The Ten Commandments are unique among all of the other sections of the Torah because they have two sets of cantillation marks instead of the usual one set. The first of these sets, the lower cantillation (named because the mark on the first word of the first commandment is below the word), divides the longer, more detailed commandment into multiple verses, while some of the shorter, two to four word commandments, are all contained within a single verse. This version, used by people who are studying Torah, divides the commandments into verses reflecting normal sentence structure while its cantillation marks are used to fulfill their additional role as grammatical indicators and punctuation to help us understand and analyze the Torah.

The second set of cantillation marks are the upper cantillation (named because the first mark is above the first word), and is used for public Torah readings. In this set of notes, the cantillation is much more flashy, with many notes that are very long, very high, or very low. The commandments are divided into nine verses, with each commandment being its own verse, regardless of length, aside from the first two commandments, which are one long verse because those were the two commandments transmitted from God directly to the Israelites, without Moses acting as an intermediary, and were heard at the exact same time. The upper cantillation is intended to help us try to recreate just some small portion of the experience at Sinai. It tries to give us an experience to go with our analysis, because it is only through both experience and analysis that we can truly appreciate our relationship with God and God’s world.

Commentary for Beshalach

10 Feb

Exodus 15:20-21 reads “And Miriam the prophetess, sister of Aaron, took the drum in her hand and all the women went forth after her with drums and with dances. And Miriam spoke up to them: “Sing to the Lord for He is exalted above all; horse and rider He has hurled into the sea.” These verses are the subject of many questions, ranging form the analytical (where did they get the drums?) to the philosophical (what purpose does it serve for Miriam and the women to repeat the song that Moses and all of the Israelites had just sung?), but in all of this questioning, an important milestone is often overlooked: Despite having been in the story of Exodus since almost the beginning, this is the first time that Miriam is named.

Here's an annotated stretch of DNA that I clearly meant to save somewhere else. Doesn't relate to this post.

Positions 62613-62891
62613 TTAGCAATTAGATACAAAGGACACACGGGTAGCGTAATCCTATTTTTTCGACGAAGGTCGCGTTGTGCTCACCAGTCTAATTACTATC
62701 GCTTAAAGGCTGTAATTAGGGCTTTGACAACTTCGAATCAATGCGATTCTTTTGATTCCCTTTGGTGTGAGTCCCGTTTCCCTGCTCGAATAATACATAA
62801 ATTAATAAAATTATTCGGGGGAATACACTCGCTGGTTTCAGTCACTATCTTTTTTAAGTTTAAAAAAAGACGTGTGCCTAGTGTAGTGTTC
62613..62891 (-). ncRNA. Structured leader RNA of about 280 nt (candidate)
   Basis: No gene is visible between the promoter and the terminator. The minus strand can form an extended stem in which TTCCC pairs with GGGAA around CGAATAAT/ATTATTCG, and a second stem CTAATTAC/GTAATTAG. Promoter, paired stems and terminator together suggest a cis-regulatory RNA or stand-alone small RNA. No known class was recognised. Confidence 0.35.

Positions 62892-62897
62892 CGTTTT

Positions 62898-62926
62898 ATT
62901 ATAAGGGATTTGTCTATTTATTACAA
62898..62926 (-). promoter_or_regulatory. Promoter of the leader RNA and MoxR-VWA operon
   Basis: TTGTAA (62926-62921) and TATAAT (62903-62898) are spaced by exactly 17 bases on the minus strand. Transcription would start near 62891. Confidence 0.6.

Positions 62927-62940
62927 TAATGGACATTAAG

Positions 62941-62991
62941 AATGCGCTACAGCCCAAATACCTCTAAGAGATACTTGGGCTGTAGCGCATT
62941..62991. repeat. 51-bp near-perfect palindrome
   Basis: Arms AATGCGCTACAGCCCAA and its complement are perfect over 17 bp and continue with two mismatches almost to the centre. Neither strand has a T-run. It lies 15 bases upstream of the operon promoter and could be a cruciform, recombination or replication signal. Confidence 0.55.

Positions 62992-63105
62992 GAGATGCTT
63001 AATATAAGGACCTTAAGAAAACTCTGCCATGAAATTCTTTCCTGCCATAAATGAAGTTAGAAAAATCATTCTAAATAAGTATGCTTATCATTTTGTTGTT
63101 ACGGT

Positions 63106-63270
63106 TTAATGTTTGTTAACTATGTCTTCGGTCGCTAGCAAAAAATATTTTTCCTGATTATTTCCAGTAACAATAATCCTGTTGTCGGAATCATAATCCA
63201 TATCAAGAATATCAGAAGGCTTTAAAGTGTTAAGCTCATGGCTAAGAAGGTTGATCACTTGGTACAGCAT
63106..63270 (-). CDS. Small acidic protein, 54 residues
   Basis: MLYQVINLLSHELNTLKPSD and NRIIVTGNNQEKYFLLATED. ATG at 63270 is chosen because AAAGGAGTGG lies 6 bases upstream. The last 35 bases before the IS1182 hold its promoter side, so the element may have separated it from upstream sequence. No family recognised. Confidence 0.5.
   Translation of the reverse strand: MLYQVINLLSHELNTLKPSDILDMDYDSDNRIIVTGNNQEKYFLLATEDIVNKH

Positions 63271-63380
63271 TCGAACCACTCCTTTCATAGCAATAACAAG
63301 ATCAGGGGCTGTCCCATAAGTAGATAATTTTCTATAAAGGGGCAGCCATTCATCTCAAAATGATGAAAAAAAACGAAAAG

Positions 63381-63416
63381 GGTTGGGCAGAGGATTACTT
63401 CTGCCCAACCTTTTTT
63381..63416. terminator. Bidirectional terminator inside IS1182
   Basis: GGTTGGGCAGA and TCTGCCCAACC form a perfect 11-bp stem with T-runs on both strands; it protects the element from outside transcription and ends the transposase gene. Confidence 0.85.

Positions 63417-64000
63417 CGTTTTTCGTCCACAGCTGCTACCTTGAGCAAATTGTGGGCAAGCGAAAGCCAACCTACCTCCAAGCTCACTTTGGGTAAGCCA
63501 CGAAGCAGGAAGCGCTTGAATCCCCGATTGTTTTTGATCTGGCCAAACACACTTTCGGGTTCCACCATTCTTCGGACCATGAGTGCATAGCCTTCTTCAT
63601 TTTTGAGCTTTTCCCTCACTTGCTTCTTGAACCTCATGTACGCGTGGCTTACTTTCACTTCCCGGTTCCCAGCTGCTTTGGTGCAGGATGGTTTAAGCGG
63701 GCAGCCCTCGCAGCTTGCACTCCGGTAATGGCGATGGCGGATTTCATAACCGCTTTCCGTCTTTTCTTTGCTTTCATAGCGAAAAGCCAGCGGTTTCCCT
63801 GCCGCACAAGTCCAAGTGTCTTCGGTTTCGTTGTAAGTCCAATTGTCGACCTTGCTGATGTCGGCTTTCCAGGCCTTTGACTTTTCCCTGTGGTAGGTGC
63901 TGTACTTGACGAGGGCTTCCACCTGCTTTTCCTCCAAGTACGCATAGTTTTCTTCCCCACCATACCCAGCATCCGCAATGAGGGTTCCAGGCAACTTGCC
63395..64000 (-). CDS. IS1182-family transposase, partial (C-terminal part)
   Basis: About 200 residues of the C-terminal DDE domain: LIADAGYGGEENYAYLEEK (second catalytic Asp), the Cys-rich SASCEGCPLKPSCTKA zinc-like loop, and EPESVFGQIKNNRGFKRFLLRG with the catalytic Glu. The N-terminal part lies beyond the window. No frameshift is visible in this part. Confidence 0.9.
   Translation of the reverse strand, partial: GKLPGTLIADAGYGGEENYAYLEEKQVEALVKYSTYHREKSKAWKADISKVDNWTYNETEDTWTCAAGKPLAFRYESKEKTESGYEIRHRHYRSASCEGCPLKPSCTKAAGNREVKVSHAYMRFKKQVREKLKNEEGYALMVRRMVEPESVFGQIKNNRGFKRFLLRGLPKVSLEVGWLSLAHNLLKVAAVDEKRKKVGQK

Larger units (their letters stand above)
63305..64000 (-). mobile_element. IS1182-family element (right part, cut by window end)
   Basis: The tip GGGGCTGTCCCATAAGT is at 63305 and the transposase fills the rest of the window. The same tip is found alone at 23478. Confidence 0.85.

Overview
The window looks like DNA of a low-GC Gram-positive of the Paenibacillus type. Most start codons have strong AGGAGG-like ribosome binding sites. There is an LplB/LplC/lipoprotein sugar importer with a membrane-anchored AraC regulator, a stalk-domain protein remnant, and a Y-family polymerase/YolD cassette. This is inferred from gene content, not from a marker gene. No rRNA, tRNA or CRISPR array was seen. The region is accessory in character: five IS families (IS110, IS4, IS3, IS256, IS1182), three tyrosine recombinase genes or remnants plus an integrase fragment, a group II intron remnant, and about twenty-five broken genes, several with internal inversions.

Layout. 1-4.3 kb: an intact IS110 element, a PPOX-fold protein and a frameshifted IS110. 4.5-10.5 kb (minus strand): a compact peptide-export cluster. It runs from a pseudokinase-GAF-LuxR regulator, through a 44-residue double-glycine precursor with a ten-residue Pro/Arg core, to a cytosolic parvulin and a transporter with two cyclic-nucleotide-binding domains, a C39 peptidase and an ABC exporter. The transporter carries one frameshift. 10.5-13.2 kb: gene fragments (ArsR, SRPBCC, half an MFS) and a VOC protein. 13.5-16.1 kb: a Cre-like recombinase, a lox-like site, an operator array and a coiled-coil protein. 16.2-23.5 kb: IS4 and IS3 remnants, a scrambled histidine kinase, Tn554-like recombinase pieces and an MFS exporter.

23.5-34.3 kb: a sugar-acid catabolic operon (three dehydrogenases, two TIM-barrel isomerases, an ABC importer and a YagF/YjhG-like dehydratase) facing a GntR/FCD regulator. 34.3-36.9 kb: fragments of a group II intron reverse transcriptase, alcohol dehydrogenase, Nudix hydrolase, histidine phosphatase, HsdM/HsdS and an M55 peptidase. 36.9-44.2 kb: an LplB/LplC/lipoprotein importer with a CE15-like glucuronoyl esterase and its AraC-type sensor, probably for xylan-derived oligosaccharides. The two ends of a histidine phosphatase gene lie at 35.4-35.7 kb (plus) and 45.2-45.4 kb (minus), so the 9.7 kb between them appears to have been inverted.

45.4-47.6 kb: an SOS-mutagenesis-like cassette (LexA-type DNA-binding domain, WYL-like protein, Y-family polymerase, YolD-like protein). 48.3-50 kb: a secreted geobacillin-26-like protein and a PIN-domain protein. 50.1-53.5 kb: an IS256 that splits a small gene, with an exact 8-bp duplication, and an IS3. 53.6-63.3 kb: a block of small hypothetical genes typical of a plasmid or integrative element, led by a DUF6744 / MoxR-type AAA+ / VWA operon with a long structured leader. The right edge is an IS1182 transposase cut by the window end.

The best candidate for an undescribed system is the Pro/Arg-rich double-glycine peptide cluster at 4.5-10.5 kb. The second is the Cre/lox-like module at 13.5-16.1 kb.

Outside of genealogies, Biblical figures are usually only named if they are going to play some sort of important role, be it a role within the story or a role in service to the community. Miriam, however, plays a role in the story when she is introduced way back in Ex. 2:4, following Moses’ basket until it is spotted by Pharaoh’s daughter and then suggesting that her mother be chosen as a wet-nurse. Why, then, is Miriam only given a name now?


The answer is found in the other strikingly odd part of Miriam’s naming in this verse. While she is introduced in Ex. 2:4 as Moses’ sister, several chapters before Aaron is ever mentioned, she is instead identified in 15:20 as “the sister of Aaron” and from this we are left to infer that she is therefore also Moses’ sister who was mentioned back in chapter two.


When he is anointed as the High Priest in chapter twenty-nine of Exodus, Moses is instructed to anoint Aaron by placing the sacrificial blood on his ear, his thumb, and his big toe. A midrash explains the symbolic nature of these parts of the body as follows: the toe symbolizes that the High Priest must go out and walk among the people, the ear symbolizes that he must listen to them, and the thumb symbolizes that he must act on their behalf. In other words, Aaron’s job is not just to perform the sacrifices that are asked of him, but to also reach out to the people and help to lift them up spiritually as well.